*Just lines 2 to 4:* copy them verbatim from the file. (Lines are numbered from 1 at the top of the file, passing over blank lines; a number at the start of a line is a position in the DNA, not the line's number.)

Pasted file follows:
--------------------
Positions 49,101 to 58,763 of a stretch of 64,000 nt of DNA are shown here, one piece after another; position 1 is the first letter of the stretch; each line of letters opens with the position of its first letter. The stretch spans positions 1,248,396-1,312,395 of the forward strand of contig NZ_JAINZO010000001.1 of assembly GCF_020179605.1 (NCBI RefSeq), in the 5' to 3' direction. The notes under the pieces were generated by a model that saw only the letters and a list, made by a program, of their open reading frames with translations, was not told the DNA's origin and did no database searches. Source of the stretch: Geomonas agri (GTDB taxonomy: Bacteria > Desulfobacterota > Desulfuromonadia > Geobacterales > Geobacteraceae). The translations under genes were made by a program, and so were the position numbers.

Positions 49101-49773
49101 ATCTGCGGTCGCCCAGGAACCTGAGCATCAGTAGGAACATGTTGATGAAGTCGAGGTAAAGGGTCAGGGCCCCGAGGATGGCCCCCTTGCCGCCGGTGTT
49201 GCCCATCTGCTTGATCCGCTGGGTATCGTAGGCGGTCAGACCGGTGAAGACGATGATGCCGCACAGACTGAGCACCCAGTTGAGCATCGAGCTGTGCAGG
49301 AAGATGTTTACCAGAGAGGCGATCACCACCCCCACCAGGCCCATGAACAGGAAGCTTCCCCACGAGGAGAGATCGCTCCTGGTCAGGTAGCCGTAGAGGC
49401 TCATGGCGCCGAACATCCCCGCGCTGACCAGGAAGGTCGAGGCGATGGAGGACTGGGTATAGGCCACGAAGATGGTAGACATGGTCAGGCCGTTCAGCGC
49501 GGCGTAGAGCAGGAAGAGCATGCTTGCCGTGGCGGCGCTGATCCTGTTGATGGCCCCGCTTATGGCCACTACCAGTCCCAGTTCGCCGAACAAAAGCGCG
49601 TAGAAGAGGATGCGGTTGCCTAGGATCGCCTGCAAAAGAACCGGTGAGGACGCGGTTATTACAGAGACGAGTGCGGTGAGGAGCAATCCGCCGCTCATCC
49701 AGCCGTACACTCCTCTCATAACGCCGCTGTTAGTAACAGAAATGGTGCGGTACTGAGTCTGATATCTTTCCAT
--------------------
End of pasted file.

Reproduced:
Positions 49101-49773
49101 ATCTGCGGTCGCCCAGGAACCTGAGCATCAGTAGGAACATGTTGATGAAGTCGAGGTAAAGGGTCAGGGCCCCGAGGATGGCCCCCTTGCCGCCGGTGTT
49201 GCCCATCTGCTTGATCCGCTGGGTATCGTAGGCGGTCAGACCGGTGAAGACGATGATGCCGCACAGACTGAGCACCCAGTTGAGCATCGAGCTGTGCAGG